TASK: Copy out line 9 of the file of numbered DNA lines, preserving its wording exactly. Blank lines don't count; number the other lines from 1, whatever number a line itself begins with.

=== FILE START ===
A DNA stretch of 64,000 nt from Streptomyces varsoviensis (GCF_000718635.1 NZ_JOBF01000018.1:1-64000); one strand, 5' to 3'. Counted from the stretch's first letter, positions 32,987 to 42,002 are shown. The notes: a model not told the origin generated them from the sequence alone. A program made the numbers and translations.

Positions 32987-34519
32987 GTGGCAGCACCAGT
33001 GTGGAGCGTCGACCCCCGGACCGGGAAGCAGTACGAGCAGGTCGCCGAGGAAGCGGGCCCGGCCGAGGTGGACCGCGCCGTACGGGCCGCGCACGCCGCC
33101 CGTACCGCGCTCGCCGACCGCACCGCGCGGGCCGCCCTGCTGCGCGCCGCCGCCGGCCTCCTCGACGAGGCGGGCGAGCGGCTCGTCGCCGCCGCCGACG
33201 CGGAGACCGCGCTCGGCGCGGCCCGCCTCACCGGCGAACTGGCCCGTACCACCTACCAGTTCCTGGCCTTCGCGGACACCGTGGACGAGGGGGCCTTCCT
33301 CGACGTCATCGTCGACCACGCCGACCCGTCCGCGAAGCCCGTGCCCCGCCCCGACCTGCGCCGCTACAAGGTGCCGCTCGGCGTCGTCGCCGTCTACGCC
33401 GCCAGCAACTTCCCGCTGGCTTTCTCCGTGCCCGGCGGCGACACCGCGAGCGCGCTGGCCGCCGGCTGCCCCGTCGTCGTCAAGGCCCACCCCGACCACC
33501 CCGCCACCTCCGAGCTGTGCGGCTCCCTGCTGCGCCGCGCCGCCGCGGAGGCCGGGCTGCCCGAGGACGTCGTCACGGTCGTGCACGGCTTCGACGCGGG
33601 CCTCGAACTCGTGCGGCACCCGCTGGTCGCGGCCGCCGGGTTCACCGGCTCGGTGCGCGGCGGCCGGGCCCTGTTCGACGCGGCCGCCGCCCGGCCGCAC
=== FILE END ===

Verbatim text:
33501 CCGCCACCTCCGAGCTGTGCGGCTCCCTGCTGCGCCGCGCCGCCGCGGAGGCCGGGCTGCCCGAGGACGTCGTCACGGTCGTGCACGGCTTCGACGCGGG